Even contemporary psychoanalysis, although primarily focused on the psychological aspects of human life, emphasizes the importance of our relationship to the world when it addresses the causes and consequences of violence. The anger and frustration that accompany violence arise from the ego torn between the fear of the future – of the external world dominated by the figure of the Other as an absolute stranger – and the impossibility of returning to the familiar and secure embrace of the mother or caregiver. It is a paradox, an extortion of sorts: in order for the subject to develop normally, the ego has to separate itself from the body of the mother/caregiver, from the surrounding that secured its survival and initial development. However, this process of separation lays down preconditions of violence. Faced with the separation anxiety and left to its own devices, the ego sees the world which surrounds it as a foreign object – as an obstacle to its own interests – and initiates self-defence mechanisms. Thereby, it often goes overboard, with narcissism as its outcome, which is only another word for a hyperbolised ego. The narcissistic ego perceives the world not only as a foreign object but often as a threat to its own existence. In that moment – the moment in which one feels threatened – one’s self dissolves in an illusion that this world can be controlled via some form of exclusion, i.e. through violence in which it finds self-destructive pleasure (satisfying one’s aggression simultaneously shatters the hyperbolised ego, threatening its very existence). Contemporary psychoanalytic theory offers several strategies to reduce the preconditions for violence down to a minimum which does not pose a threat either to the subject or its surroundings. First of all, it is necessary to learn how to cope with frustration in order to prevent the self-destructive resolution of pain caused by denied pleasure; secondly, the narcissistic ego must be corrected into the so-called impersonal narcissism which achieves self-validation through exposing oneself (to the world, the Other) and self-preservation through the dissolution of the rigid boundaries of the self. Impersonal narcissism entails remembering that initial bond between the subject and the mother / caregiver – evoking the connection to the world around us – through the mixed experiences of frustration and pleasure.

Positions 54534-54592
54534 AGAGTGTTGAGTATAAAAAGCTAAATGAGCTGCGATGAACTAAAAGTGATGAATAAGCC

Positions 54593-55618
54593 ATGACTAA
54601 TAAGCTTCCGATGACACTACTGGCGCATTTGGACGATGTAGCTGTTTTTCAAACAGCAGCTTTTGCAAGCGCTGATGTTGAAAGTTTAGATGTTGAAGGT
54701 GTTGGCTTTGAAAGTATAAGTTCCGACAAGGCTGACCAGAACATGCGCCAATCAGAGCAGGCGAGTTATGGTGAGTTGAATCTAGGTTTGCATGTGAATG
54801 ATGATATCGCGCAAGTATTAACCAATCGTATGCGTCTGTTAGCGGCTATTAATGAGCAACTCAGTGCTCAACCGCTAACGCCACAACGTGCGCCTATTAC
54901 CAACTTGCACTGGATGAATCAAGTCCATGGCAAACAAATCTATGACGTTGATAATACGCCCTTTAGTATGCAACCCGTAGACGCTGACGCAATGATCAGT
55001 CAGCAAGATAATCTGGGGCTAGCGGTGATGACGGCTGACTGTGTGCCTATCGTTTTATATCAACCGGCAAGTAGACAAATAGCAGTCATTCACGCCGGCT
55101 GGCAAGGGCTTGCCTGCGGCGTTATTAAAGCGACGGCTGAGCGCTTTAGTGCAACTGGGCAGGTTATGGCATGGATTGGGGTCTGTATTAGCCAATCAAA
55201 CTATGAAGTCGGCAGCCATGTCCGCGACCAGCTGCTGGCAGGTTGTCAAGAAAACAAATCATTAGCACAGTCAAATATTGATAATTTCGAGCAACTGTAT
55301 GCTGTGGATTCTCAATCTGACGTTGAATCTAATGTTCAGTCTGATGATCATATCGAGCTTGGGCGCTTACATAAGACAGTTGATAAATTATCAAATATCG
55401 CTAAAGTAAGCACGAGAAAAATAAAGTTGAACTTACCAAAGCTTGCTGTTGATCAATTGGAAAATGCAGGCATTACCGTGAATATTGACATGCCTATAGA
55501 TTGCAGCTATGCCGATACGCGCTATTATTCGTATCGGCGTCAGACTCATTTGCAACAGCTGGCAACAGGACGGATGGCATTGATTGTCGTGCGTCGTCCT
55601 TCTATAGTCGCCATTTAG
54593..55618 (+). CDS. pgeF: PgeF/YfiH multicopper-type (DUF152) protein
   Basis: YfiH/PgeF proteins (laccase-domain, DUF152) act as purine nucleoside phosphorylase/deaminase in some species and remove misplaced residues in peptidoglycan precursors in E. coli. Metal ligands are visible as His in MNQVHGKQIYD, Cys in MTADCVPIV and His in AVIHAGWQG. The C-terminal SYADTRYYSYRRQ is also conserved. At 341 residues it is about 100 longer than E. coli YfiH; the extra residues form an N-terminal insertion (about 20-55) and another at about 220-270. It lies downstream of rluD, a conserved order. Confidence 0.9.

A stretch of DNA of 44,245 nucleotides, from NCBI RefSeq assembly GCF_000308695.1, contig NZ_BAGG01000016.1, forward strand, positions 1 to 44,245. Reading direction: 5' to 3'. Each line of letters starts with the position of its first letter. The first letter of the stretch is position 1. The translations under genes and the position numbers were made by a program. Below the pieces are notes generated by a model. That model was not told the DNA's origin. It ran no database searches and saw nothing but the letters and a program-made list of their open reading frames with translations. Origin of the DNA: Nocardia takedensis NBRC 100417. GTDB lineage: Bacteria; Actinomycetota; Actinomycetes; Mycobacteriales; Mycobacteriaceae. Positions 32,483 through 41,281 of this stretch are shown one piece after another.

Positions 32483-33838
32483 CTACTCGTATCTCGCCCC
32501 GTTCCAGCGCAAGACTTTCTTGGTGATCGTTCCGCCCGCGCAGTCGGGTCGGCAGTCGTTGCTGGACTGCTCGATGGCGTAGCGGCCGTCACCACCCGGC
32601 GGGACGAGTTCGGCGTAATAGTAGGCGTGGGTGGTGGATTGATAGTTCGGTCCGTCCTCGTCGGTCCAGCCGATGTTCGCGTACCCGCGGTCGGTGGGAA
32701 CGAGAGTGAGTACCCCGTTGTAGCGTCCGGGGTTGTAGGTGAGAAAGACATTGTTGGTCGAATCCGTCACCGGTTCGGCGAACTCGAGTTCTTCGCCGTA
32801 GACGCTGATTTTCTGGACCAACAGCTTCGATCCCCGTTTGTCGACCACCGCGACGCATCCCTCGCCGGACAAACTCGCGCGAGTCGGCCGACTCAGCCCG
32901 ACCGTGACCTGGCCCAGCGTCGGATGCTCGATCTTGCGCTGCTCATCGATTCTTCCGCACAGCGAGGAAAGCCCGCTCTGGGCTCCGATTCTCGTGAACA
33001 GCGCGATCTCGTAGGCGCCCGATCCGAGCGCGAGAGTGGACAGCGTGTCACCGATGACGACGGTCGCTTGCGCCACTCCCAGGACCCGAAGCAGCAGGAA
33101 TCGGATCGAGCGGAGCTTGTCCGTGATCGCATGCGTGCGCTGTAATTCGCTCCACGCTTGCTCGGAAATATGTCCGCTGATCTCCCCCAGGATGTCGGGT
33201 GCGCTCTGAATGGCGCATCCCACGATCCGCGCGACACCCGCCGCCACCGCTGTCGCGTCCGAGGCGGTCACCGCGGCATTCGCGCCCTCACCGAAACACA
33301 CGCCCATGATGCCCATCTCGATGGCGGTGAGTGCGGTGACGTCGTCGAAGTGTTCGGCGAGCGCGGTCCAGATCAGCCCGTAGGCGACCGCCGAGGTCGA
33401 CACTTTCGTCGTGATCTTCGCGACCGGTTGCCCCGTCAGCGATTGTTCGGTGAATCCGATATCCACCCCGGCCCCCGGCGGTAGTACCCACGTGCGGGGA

The exhibition “Each Standing in the Other's Light” aims to represent violence from the position of the victim. The art works or exhibits dedicated to traumatic experiences approach the issue in two ways: either they speak of individual experiences or attempt to address violence and its consequences within a wider – historical or even metaphysical – context. In numerous attempts to define the nature and function of art in the modern world, the one that stands out is the one which evaluates the distinctiveness of an art work based on the artist’s ability to empathize with others, the ability to immerse oneself into what is being displayed. Although this lucid definition refers primarily to literature, i.e. the role that fictional characters play, it seems to us that it can also be applied in the case of this exhibition, even when it comes to autobiographical works because it is as though the authors had to undergo the process of self-duplication in order to gain access to their traumatic kernel. This exhibition wants to shift the attention from the causes to the consequences of violence, from violent moments to the indefinite time of suffering, to the “day after.” It wants to evoke empathy, being aware that sympathy is not enough. The trauma, as deep as it might be, is always social; it occurs within a community and it can be re-accessed only through community; only amongst the Others can it, perhaps, be resolved. (Klaudio Štefančić)